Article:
Dipping into big crowds — Kasilof fishery seeing highest rate of growth

Photos by Joseph Robertia, Redoubt Reporter. The personal-use dip-net fishery at the mouth of the Kasilof River is looking more and more like the crowded Kenai River, with crowds of fishermen descending to the beach and shoreline to attempt to pack their coolers with fish.

Photos by Joseph Robertia, Redoubt Reporter. The personal-use dip-net fishery at the mouth of the Kasilof River is looking more and more like the crowded Kenai River, with crowds of fishermen descending to the beach and shoreline to attempt to pack their coolers with fish.

By Joseph Robertia

Redoubt Reporter

Personal-use dip netting for salmon is a rite of summer for an increasing number of Alaskans, who ply the waves of Fish Creek, the Kenai River or Kasilof River. According to data collected from the Alaska Department of Fish and Game, more personal-use permits — 35,211 — were issued last year than any year since the fisheries began in 1996. And of the these three fisheries utilized for dip netting, none is growing as fast as the Kasilof River.

“There is a heightened interest in the dip-net fishery,” said Robert Begich, area management biologist for Fish and Game’s Division of Sport Fish in Soldotna.

According to Fish and Game data, in 1996 only 14,575 permits were issued for personal-use fishing, of which household days fished at the Kasilof River dip-net fishery totaled 1,300. By contrast, the Kenai River experienced 10,503 household days fished that year.

Jumping ahead to 2013, of the 35,211 permits issued, records reveal an eight-fold increase in household days fished at the Kasilof, with 8,556 days fished. The Kenai River, which still draws more people overall, has only had a three-fold increase during this same time period, with 33,193 household days recorded in 2013.

And unlike the Kasilof, which has experienced a steady increase in days fished since 1996, 2013 was the first year the Kenai River had less days fished according to permits records, dropping from an all-time high of 34,374 household days recorded in 2012.

Salmon harvests for this time period also correlate to the increase in days fished, as the Kasilof dip-net harvest swelled from 11,701 salmon caught in 1996 to 88,233 in 2013, while the Kenai harvest increased from 107,627 to 354,727 for the same time period.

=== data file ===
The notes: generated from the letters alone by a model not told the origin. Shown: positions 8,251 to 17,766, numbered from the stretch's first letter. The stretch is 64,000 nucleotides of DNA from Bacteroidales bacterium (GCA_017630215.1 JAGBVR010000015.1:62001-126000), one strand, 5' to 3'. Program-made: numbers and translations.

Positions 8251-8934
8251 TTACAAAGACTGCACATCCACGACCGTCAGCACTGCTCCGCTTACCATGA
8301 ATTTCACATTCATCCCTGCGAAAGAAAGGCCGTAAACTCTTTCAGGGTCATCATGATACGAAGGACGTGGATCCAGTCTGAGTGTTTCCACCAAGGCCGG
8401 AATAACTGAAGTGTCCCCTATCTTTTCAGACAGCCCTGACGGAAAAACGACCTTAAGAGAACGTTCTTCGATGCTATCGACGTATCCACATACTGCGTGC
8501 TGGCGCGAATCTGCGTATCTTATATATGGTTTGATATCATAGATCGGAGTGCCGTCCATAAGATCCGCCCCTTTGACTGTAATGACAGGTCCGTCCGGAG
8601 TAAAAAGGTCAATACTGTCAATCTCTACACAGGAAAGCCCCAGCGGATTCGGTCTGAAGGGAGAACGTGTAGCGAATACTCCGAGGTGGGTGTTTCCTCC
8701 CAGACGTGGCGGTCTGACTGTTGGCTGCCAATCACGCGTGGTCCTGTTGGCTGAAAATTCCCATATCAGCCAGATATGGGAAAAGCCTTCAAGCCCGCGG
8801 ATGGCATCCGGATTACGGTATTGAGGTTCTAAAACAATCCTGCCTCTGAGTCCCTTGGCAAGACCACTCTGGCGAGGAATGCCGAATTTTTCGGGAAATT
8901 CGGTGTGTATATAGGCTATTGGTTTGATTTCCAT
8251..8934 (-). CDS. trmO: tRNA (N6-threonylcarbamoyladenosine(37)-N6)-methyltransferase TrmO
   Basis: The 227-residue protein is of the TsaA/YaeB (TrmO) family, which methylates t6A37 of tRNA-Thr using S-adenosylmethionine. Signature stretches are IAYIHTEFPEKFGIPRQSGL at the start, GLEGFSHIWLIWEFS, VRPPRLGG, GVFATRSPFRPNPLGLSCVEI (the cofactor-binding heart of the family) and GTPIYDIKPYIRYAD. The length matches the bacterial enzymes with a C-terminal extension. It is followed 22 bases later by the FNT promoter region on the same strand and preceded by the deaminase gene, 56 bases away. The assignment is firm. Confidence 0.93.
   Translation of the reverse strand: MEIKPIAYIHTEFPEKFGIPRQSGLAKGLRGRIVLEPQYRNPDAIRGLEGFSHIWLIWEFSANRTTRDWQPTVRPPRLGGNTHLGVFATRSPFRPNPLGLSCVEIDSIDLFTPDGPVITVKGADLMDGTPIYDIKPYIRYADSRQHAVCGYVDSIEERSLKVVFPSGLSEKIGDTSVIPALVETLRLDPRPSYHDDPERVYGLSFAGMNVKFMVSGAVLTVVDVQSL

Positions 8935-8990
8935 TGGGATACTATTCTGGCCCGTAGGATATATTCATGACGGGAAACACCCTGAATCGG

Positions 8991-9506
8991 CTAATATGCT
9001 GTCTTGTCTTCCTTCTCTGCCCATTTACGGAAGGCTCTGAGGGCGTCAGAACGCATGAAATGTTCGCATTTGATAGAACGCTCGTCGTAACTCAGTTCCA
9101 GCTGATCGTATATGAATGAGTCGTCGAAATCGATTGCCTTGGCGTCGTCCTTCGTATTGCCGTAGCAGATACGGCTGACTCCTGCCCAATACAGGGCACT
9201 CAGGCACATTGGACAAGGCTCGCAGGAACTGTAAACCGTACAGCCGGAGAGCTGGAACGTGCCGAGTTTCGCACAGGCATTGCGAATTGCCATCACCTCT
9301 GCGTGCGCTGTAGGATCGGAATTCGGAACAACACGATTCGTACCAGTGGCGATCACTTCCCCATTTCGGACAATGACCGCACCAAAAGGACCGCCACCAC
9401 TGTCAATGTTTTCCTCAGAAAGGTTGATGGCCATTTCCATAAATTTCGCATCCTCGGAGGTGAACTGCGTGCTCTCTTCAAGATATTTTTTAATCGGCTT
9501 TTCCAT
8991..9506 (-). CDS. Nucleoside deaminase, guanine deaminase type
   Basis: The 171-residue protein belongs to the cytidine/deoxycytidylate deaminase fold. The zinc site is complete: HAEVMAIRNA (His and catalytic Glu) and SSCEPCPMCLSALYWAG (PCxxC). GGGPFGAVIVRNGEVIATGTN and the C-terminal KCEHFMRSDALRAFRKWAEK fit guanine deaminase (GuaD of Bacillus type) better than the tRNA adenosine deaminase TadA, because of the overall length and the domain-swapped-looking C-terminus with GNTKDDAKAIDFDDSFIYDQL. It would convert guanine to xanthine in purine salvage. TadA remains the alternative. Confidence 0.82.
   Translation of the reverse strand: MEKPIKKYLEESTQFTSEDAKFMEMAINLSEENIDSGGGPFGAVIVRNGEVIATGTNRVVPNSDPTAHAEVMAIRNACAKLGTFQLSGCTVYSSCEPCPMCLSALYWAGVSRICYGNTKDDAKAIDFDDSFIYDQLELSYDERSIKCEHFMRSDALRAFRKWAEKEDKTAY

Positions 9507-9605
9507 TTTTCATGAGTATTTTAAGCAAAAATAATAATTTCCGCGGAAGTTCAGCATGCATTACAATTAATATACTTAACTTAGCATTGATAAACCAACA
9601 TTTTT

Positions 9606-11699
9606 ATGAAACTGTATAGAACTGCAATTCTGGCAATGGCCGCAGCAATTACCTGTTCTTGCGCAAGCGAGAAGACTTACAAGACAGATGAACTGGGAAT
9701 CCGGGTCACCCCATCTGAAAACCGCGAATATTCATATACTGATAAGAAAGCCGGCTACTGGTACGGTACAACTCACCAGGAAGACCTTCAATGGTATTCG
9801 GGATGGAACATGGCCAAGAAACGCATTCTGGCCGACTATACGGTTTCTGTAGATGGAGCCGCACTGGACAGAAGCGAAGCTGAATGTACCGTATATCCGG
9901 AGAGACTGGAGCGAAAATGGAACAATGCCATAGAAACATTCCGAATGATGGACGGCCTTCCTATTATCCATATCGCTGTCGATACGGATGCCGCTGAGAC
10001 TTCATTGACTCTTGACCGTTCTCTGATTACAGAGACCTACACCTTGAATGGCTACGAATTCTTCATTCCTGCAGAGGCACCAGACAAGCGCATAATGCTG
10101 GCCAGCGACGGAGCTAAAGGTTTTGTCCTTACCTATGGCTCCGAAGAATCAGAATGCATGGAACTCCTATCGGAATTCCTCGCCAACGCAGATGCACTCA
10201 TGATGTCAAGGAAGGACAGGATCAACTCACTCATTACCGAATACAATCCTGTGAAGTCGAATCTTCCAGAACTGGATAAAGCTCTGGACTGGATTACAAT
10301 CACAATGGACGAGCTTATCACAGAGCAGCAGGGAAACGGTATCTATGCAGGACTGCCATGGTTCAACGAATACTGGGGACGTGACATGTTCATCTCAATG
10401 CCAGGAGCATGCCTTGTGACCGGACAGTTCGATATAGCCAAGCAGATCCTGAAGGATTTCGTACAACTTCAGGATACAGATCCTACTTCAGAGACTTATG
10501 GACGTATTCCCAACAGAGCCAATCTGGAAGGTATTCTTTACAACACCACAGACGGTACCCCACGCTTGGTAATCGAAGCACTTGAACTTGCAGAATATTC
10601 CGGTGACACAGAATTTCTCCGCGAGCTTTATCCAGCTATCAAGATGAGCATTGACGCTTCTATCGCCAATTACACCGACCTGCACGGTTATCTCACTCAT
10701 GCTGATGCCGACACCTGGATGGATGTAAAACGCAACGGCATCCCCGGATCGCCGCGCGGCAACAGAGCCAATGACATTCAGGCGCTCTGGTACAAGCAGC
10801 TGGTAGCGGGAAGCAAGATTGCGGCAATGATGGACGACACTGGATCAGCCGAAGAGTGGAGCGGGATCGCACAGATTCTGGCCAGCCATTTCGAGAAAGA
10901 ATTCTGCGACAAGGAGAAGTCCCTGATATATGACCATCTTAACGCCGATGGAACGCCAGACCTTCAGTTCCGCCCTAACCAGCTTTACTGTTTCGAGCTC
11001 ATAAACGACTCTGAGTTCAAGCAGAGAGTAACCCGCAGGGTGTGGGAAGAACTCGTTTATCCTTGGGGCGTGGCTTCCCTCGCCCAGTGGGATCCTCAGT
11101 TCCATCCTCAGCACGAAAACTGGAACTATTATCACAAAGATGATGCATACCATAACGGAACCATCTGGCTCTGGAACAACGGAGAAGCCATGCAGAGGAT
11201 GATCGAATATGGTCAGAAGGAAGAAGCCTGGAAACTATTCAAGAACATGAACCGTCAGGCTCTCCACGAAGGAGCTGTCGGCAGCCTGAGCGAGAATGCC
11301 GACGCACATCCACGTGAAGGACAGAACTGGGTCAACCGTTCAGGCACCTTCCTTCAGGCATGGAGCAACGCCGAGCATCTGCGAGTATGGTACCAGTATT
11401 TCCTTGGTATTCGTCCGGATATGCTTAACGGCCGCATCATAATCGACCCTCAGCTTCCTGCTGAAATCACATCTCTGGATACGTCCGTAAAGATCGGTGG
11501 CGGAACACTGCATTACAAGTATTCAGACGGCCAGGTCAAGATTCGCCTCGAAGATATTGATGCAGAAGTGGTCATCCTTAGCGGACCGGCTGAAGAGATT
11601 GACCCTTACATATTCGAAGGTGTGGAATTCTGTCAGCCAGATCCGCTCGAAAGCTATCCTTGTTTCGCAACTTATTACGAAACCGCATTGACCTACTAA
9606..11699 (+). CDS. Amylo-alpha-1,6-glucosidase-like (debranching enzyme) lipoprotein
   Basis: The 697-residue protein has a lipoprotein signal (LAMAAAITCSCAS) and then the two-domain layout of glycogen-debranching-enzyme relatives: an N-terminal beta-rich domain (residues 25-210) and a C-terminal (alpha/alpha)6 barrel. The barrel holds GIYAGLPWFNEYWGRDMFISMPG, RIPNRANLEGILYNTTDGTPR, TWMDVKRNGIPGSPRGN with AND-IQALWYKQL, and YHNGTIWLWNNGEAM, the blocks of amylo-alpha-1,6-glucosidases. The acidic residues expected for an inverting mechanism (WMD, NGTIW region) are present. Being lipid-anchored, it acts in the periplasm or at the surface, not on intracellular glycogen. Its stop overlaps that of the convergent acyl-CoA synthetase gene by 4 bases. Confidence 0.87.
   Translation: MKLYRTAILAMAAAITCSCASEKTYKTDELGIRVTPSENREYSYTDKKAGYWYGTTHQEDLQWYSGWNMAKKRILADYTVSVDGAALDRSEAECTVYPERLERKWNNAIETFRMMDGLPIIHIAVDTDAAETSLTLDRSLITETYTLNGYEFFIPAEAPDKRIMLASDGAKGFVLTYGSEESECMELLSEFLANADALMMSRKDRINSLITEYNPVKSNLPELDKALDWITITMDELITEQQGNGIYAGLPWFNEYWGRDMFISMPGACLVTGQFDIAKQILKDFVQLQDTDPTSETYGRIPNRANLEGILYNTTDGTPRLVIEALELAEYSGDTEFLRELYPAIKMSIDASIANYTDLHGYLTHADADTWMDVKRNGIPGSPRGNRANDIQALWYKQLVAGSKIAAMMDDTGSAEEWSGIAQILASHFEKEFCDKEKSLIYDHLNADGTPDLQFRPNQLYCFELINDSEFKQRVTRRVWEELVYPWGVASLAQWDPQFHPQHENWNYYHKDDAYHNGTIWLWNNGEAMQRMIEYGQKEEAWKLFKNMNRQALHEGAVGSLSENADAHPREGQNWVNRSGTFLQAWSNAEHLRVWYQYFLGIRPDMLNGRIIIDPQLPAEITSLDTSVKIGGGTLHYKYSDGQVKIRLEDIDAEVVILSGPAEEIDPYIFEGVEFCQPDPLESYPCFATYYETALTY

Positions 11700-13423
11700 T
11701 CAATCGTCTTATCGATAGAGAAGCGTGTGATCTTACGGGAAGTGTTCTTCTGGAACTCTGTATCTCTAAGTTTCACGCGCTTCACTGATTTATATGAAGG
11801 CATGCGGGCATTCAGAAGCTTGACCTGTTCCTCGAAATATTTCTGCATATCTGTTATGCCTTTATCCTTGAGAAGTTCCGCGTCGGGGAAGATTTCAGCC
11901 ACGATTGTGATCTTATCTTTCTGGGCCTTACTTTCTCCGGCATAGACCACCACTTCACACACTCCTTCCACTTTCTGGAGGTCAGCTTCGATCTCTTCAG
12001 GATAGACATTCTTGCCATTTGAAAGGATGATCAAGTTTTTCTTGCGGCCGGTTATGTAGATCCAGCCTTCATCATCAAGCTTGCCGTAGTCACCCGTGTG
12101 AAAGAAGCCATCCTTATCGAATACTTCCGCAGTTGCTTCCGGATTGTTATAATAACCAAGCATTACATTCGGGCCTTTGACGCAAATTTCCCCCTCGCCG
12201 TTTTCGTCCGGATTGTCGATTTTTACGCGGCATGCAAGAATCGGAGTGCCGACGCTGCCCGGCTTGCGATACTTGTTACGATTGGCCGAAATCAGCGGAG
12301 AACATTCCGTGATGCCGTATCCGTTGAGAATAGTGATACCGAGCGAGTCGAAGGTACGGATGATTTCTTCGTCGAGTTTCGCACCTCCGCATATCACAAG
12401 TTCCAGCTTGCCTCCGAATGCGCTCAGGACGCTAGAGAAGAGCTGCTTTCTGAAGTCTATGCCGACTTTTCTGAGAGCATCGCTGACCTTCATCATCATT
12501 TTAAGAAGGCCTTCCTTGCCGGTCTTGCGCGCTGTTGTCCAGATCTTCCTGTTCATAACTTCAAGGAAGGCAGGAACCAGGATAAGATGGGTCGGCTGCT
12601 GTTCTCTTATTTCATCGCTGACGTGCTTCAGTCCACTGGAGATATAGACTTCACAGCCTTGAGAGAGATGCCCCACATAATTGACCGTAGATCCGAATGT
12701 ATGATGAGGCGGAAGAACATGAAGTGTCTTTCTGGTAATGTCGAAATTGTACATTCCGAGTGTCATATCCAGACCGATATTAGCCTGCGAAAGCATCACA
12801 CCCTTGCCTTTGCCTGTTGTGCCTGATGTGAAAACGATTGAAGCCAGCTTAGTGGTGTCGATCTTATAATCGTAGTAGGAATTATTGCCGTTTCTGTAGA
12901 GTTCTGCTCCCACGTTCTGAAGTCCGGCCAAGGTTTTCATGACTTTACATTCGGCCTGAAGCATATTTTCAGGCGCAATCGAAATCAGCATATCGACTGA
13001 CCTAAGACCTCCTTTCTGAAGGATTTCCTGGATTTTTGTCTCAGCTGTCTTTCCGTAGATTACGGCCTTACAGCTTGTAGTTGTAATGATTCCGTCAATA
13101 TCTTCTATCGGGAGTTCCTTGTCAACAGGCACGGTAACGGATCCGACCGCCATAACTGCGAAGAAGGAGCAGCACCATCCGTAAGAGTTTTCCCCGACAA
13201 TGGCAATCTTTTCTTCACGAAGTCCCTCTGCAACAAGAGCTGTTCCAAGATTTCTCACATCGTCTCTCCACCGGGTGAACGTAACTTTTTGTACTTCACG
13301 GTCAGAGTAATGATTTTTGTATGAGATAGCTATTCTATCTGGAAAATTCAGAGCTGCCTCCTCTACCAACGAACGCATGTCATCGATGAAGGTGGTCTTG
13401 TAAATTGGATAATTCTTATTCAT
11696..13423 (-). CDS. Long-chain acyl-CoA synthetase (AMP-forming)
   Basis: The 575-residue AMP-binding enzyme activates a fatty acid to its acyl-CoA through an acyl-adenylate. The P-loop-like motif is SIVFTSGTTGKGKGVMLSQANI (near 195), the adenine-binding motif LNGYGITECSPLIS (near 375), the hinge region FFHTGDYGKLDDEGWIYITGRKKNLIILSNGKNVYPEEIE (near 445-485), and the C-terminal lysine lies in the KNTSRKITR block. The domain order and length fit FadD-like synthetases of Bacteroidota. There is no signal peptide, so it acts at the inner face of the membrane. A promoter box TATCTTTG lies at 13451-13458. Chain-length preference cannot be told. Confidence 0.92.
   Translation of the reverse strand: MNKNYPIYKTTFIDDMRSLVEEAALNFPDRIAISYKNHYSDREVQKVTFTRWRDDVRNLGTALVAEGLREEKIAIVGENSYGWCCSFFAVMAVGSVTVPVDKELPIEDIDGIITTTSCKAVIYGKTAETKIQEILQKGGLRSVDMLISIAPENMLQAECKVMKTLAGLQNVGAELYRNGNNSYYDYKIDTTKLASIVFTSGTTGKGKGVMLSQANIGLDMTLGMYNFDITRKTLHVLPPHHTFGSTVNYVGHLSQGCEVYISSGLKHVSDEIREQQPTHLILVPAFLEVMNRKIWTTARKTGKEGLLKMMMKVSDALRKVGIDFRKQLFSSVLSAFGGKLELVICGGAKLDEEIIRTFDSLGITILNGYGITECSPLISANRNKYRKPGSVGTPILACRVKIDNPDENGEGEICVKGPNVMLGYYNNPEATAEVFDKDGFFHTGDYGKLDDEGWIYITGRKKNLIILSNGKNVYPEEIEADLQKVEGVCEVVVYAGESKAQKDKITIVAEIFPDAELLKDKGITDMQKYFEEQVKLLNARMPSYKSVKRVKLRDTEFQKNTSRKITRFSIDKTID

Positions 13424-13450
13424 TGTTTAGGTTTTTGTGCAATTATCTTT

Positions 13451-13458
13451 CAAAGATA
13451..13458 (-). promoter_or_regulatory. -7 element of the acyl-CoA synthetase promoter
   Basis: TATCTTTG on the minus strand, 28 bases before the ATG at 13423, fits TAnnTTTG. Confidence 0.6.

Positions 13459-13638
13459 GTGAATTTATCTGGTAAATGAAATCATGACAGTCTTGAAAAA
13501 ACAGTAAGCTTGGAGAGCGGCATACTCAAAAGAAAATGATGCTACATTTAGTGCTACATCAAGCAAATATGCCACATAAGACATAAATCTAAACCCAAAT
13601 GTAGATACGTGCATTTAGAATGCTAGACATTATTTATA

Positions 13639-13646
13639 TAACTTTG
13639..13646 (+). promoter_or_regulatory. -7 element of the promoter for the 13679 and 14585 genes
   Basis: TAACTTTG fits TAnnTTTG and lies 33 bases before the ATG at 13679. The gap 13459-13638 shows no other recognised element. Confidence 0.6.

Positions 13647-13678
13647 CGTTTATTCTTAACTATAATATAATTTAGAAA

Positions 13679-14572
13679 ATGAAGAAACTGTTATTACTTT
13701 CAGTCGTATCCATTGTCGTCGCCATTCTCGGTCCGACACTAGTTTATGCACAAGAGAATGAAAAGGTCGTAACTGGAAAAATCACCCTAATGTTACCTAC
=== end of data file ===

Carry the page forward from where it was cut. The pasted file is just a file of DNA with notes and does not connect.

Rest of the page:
Of course, the population of Alaska is increasing, and as more people become residents, more people are allowed to take part in the dip-net fisheries, but Begich said that the rate of increase in the Kasilof fishery is not necessarily related to a growing population.

“We haven’t seen that much of an increase in license sales,” he said.

So what is drawing more people to the mouth of the Kasilof? It depends on who you ask.

“We’ve fished in all three. We fished Fish Creek and the Kenai last year, so decided to try the Kasilof this year, and this is definitely going to be our spot,” said Pedro Bencid, of Anchorage, who swatted away flies while filleting his full bag limit Saturday afternoon at his camp at the mouth of the Kasilof.

Bencid said that while the Kasilof is crowded, and may be growing more so each year, it’s still less overall people than at the Kenai River mouth.

“The Kenai was just way too packed, and also you can’t drive and live right on the beach like you can here,” he said.

While the fishery in Kenai is managed by the city of Kenai, the mouth of the Kasilof is under state jurisdiction, meaning less regulations — camping is allowed, for example —  but also fewer services and fewer protections for the natural habitat.

While the fishery in Kenai is managed by the city of Kenai, the mouth of the Kasilof is under state jurisdiction, meaning less regulations — camping is allowed, for example — but also fewer services and fewer protections for the natural habitat.